“We have to take on sexual assault and harassment and violence against women in the military,” President Joseph Biden said at the White House in early March. “Sexual assault is abhorrent and wrong at any time, and in our military so much of unit cohesion is built on trusting your fellow service members to have your back. There’s nothing less than a threat to our national security.”

At the same event, Vice President Kamala Harris emphasized the national security importance of recruiting and then retaining more women in the military. “Enforcing policies to protect women and ensure they are heard, and advancing more women on a fair and equal footing, will without any question make our nation safer,” Harris said.

Doumanis, who has worked during her career in the military as a sexual assault prevention and response advocate, echoed this challenge. “When I came into the Marine Corps in 2006, there wasn’t a whole lot of women leadership. Only about 8 percent of us are women overall, but when you look at recruiting numbers it’s a little more even. And then after that first enlistment, a lot of women drop out; they go and pursue other things,” she says. “Coming into the Marine Corps when I did the culture was a little bit negative toward women—a lot of derogatory comments made. And sadly my mindset was ‘Well, I’m not gonna be like that. Obviously there’s something wrong with those women. I’m going to be different.’ How naïve I was. As I got older I realized I was part of the problem. But I think the culture is way different now than it was back in 2006. Every year I see it getting better.”

At NSA, gender equality problems persist. An October report from the agency’s inspector general, for example, found that in 2019, female employees only received 14 percent of “individual retention incentives,” discretionary bonuses, even though women make up 41 percent of the agency’s civilian workforce. In 2018, almost 39 percent of the US intelligence community overall were women.

Stacey Barron, sections chief and technical director of the NSA Alternative Technologies division, joined the NSA out of college. “My office basically develops initial access vectors for adversaries so we can get foreign intelligence,” she says. “That’s probably as much as I can go into.” In other words, her department finds vulnerabilities in NSA targets’ networks, develops or uses digital tools to exploit the flaws, and gives other NSA hacking teams access to the targets’ networks to conduct espionage operations. They’re like the recon team that preps the keys to the door or the combination for the safe.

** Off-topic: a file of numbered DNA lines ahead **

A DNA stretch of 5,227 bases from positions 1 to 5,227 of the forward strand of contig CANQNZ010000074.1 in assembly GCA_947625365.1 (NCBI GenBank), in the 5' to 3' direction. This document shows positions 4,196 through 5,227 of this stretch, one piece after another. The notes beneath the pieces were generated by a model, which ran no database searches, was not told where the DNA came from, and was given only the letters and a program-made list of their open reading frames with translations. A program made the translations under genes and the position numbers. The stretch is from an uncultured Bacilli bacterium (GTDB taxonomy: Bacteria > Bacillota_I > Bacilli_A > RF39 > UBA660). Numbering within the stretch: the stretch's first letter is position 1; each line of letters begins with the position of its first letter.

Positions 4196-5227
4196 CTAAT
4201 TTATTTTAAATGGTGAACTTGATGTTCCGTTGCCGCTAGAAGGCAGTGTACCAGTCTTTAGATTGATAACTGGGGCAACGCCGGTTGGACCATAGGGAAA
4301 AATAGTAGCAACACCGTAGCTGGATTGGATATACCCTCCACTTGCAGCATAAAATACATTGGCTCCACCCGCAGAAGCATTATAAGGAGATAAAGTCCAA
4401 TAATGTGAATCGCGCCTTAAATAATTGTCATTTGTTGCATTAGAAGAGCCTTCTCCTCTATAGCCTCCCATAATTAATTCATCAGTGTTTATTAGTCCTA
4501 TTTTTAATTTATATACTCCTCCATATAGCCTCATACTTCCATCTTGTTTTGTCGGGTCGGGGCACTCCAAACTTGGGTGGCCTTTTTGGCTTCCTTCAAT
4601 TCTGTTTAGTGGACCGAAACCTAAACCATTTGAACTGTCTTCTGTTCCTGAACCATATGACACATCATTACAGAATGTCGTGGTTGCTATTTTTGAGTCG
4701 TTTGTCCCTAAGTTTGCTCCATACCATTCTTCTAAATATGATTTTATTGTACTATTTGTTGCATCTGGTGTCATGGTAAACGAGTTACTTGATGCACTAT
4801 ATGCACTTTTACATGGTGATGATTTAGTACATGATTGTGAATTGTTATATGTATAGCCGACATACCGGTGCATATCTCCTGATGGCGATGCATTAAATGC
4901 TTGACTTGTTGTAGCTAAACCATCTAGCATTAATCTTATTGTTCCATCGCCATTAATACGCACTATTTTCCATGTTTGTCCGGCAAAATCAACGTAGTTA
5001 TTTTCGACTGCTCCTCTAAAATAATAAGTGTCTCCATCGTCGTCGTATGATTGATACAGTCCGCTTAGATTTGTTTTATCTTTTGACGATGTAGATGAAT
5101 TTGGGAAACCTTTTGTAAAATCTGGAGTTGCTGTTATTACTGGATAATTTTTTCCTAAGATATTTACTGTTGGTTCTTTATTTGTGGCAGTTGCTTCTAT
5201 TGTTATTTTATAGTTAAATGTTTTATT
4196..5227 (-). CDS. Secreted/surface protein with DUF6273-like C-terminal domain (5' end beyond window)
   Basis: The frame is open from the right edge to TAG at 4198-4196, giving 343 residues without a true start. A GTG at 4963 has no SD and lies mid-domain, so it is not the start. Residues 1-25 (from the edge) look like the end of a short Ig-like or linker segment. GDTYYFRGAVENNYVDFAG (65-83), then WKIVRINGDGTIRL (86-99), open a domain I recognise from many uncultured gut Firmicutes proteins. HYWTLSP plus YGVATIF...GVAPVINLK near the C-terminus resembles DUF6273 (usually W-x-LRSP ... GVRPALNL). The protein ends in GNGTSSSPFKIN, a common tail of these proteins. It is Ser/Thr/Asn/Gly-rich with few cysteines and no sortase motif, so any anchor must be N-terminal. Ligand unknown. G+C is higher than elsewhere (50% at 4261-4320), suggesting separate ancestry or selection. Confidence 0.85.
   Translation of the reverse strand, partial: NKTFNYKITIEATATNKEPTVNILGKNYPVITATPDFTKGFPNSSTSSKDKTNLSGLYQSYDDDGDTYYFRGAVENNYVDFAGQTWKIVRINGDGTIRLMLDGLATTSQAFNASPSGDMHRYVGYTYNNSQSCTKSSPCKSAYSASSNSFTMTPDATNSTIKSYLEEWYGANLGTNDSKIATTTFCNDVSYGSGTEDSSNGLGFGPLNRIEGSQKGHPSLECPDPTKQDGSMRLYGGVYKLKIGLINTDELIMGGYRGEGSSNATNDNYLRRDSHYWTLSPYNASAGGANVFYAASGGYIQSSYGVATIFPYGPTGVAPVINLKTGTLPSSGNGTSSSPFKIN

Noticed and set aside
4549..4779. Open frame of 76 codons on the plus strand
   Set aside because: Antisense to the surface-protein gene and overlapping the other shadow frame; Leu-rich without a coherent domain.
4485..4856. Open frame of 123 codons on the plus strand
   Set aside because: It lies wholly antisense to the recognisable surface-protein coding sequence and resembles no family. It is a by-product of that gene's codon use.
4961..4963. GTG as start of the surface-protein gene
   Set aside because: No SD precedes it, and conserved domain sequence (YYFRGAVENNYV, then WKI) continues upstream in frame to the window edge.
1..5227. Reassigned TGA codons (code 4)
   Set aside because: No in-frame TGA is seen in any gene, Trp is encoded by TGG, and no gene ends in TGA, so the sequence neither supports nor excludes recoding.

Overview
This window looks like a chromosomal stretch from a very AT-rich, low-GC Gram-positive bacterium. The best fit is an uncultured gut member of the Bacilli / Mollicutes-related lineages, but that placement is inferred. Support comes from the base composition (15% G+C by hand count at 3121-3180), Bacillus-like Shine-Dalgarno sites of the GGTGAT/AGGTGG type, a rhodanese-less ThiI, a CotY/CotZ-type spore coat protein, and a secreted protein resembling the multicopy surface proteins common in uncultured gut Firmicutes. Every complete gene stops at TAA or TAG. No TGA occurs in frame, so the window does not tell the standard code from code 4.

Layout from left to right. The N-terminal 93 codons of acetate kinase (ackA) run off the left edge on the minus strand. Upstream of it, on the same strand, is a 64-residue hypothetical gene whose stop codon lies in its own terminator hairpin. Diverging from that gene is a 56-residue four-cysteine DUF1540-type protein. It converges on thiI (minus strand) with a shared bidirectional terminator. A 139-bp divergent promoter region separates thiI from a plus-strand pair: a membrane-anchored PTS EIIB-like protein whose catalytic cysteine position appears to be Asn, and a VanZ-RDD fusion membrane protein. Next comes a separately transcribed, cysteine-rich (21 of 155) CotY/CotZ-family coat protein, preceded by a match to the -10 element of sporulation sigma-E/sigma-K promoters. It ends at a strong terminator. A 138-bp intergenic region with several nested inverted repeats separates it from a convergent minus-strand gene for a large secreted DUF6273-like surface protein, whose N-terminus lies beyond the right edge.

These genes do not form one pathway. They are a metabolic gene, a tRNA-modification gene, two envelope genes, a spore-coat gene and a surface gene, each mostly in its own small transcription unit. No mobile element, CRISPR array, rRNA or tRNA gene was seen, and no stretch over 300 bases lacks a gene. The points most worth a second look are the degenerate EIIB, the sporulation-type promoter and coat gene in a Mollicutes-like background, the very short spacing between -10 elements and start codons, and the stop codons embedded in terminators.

As a manager, Barron notes the importance in general of recognizing how stressful intelligence work is for everyone, regardless of gender.

“We do work assignments that can be very taxing emotionally sometimes,” Barron says. “If you’re working to support the warfighter, that can make you anxious, especially if things go wrong. So it’s very important to make sure that we’re aware of the people around us and their mental health.”

All three women WIRED spoke to said that opportunities to learn and grow in the military and at NSA are what kept them in government intelligence work. They listed the chance to travel, learn new languages, and receive advanced technical training as some of the advantages of staying in the field. And all of them spoke about their desire to both inspire and help change the culture for the women coming up behind them.